Jenny: Neurotica is about a plucky Dominatrix with OCD trying to save her small-town dungeon. You’re great. We should get coffee sometime. I’m not just saying that. I know other people just say that sometimes but I really feel like we’re going to be friends, you know? Here, what’s your number, I’ll call you so you can have my number! 

IFC: What’s your comedy origin story?

Jenny: Since I was a kid I’ve dealt with severe OCD and anxiety. Comedy has always been one of the ways I’ve dealt with that. I honestly just want to help make people feel happy for a few minutes at a time. 

IFC: What was the genesis of Neurotica?

Jenny: I’m pretty sure it was a title-first situation. I was coming up with ideas to pitch to a production company a million years ago (this isn’t hyperbole; I am VERY old) and just wrote down “Neurotica”; then it just sort of appeared fully formed. “Neurotica? Oh it’s an over-the-top romantic comedy about a Dominatrix with OCD, of course.” And that just happened to hit the buttons of everything I’m fascinated by. 

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IFC: How would you describe Ivy?

Jenny: Ivy is everything I love in a comedy character – she’s tenacious, she’s confident, she’s sweet, she’s a big wonderful weirdo. 

IFC: How would Ivy’s clientele describe her?

Jenny:  Open-minded, caring, excellent aim. 

IFC: Why don’t more small towns have local dungeons?

Jenny: How do you know they don’t? 

IFC: What are the pros and cons of joining a chain mega dungeon?

Jenny: You can use any of their locations but you’ll always forget you have a membership and in a year you’ll be like “jeez why won’t they let me just cancel?” 

IFC: Mouths are gross! Why is that?

Jenny: If you had never seen a mouth before and I was like “it’s a wet flesh cave with sharp parts that lives in your face”, it would sound like Cronenberg-ian body horror. All body parts are horrifying. I’m kind of rooting for the singularity, I’d feel way better if I was just a consciousness in a cloud. 

See the whole season of Neurotica right now on IFC’s Comedy Crib.

The-Craft

The ’90s Are Back

The '90s live again during IFC's weekend marathon.

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Photo Credit: Everett Digital, Columbia Pictures

We know what you’re thinking: “Why on Earth would anyone want to reanimate the decade that gave us Haddaway, Los Del Rio, and Smash Mouth, not to mention Crystal Pepsi?”

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Thoughts like those are normal. After all, we tend to remember lasting psychological trauma more vividly than fleeting joy. But if you dig deep, you’ll rediscover that the ’90s gave us so much to fondly revisit. Consider the four pillars of true ’90s culture.

Boy Bands

We all pretended to hate them, but watch us come alive at a karaoke bar when “I Want It That Way” comes on. Arguably more influential than Brit Pop and Grunge put together, because hello – Justin Timberlake. He’s a legitimate cultural gem.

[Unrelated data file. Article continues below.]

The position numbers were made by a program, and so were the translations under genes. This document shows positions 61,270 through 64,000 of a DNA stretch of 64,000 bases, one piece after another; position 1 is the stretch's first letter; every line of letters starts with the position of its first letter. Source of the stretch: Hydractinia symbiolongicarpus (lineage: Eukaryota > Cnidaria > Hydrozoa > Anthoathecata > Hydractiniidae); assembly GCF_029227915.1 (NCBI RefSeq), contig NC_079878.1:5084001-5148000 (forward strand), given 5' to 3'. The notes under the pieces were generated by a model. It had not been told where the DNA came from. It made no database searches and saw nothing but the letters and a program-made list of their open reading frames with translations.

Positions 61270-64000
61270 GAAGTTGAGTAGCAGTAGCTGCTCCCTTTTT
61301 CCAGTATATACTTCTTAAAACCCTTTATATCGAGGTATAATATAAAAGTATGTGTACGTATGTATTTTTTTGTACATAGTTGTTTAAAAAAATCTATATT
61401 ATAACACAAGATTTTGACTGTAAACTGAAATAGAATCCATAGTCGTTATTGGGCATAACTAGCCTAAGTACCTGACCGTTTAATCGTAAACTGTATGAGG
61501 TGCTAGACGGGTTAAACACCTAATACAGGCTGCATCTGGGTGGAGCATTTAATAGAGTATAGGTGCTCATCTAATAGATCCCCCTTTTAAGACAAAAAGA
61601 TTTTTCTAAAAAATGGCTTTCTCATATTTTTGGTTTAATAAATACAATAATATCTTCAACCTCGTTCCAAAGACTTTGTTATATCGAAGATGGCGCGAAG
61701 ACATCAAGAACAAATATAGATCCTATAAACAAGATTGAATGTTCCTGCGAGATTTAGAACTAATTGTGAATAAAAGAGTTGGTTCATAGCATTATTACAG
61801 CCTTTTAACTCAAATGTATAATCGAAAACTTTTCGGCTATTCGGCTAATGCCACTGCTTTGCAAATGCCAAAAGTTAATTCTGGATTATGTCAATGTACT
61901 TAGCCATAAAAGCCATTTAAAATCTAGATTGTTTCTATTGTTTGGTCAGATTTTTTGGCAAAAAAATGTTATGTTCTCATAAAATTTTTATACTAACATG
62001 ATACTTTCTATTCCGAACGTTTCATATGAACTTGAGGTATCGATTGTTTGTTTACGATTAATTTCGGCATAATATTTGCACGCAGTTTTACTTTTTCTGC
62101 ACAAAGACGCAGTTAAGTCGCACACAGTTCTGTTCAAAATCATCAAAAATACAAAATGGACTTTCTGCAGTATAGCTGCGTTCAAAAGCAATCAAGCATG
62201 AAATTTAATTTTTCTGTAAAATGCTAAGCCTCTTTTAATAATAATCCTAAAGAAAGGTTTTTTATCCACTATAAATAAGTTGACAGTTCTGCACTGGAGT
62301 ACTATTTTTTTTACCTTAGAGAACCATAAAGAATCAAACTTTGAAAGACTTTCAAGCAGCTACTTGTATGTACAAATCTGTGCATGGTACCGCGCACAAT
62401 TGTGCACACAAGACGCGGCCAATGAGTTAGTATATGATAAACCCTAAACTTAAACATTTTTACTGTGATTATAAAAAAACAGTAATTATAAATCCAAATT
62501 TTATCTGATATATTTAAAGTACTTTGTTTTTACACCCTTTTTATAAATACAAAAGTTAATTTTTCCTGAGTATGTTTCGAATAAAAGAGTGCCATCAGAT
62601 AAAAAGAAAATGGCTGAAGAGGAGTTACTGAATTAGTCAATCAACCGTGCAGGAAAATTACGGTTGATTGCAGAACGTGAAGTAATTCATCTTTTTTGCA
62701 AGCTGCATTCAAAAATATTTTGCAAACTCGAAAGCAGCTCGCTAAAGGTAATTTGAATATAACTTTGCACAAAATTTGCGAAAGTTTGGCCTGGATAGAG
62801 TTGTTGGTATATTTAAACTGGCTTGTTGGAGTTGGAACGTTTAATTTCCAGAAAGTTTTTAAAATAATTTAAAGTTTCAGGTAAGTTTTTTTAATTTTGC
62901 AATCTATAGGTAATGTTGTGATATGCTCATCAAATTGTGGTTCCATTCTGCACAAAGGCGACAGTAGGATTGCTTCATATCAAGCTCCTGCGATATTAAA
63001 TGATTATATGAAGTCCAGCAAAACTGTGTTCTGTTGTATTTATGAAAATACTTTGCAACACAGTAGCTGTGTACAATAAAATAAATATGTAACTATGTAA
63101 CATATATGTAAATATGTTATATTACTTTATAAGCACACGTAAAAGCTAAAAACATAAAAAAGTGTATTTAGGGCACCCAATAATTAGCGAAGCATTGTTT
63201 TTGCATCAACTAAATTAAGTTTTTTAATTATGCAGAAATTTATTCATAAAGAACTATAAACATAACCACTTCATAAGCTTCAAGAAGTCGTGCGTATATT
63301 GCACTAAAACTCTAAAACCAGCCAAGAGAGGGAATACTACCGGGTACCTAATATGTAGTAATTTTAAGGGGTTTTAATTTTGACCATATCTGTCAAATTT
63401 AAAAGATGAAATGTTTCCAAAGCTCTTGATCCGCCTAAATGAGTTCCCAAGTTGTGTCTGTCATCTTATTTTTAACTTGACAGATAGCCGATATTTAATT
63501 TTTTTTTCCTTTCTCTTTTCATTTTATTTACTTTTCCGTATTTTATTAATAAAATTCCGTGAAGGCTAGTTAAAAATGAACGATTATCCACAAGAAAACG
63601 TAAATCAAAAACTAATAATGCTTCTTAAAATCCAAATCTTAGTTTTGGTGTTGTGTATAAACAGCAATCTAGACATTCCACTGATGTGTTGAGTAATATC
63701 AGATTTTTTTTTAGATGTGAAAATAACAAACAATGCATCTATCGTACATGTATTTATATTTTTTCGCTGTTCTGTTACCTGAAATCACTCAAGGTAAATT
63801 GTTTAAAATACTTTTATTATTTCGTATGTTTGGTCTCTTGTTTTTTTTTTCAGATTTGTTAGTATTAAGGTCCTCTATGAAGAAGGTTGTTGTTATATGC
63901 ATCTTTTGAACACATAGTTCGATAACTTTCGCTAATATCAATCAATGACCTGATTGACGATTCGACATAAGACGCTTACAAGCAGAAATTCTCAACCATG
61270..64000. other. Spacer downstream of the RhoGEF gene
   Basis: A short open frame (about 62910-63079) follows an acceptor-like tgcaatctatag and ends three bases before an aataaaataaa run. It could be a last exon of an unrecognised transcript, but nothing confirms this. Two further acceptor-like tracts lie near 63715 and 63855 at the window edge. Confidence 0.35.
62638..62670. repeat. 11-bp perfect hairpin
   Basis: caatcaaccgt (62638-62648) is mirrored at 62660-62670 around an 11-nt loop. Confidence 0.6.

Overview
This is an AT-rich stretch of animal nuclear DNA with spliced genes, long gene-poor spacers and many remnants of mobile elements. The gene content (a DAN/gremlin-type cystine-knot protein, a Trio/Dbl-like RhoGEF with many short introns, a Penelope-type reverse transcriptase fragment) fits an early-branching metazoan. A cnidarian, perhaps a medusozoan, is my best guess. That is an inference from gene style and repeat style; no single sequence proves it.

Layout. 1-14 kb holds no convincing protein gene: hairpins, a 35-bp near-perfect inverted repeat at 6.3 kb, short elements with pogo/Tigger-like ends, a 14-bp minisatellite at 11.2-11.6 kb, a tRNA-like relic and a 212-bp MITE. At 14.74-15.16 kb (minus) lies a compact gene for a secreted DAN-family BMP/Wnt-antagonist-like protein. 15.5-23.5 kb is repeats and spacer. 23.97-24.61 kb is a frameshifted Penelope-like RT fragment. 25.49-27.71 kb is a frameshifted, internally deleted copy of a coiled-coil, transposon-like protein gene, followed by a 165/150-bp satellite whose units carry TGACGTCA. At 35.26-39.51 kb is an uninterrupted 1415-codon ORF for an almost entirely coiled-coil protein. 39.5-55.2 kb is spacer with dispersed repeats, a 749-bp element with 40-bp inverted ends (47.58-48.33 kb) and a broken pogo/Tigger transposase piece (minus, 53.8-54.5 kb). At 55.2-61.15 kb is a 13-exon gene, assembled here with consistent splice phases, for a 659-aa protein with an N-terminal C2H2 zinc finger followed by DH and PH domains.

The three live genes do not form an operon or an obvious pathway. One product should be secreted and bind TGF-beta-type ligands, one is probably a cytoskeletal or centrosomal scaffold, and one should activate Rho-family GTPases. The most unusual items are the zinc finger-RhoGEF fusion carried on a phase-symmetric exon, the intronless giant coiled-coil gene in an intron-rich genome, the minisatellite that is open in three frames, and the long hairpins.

Man-Child Movies

Adam Sandler is just behind The Simpsons in terms of his influence on humor. Somehow his man-child schtick didn’t get old until the aughts, and his success in that arena ushered in a wave of other man-child movies from fellow ’90s comedians. RIP Chris Farley (and WTF Rob Schneider).

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Teen Angst

In horror, dramas, comedies, and everything in between: Troubled teens! Getting into trouble! Who couldn’t relate to their First World problems, plaid flannels, and lose grasp of the internet?

Mainstream Nihilism

From the Coen Bros to Fincher to Tarantino, filmmakers on the verge of explosive popularity seemed interested in one thing: mind f*cking their audiences by putting characters in situations (and plot lines) beyond anyone’s control.

Feeling better about that walk down memory lane? Good. Enjoy the revival.

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And revisit some important ’90s classics all this weekend during IFC’s ’90s Marathon. Check out the full schedule here.

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Get Physical

DVDs are the new Vinyl

Portlandia Season 7 Now Available On Disc.

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In this crazy digital age, sometimes all we really want is to reach out and touch something. Maybe that’s why so many of us are still gung-ho about owning stuff on DVD. It’s tangible. It’s real. It’s tech from a bygone era that still feels relevant, yet also kitschy and retro. It’s basically vinyl for people born after 1990.

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Inevitably we all have that friend whose love of the disc is so absolutely repellent that he makes the technology less appealing. “The resolution, man. The colors. You can’t get latitude like that on a download.” Go to hell, Tim.

Yes, Tim sucks, and you don’t want to be like Tim, but maybe he’s onto something and DVD is still the future. Here are some benefits that go beyond touch.

It’s Decor and Decorum

With DVDs and a handsome bookshelf you can show off your great taste in film and television without showing off your search history. Good for first dates, dinner parties, family reunions, etc.

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Forget Public Wifi

Warm up that optical drive. No more awkwardly streaming episodes on shady free wifi!

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Inter-not

Internet service goes down. It happens all the time. It could happen right now. Then what? Without a DVD on hand you’ll be forced to make eye contact with your friends and family. Or worse – conversation.

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Self Defense

You can’t throw a download like a ninja star. Think about it.

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If you’d like to experience the benefits DVD ownership yourself, Portlandia Season 7 is now available on DVD and Blue-Ray.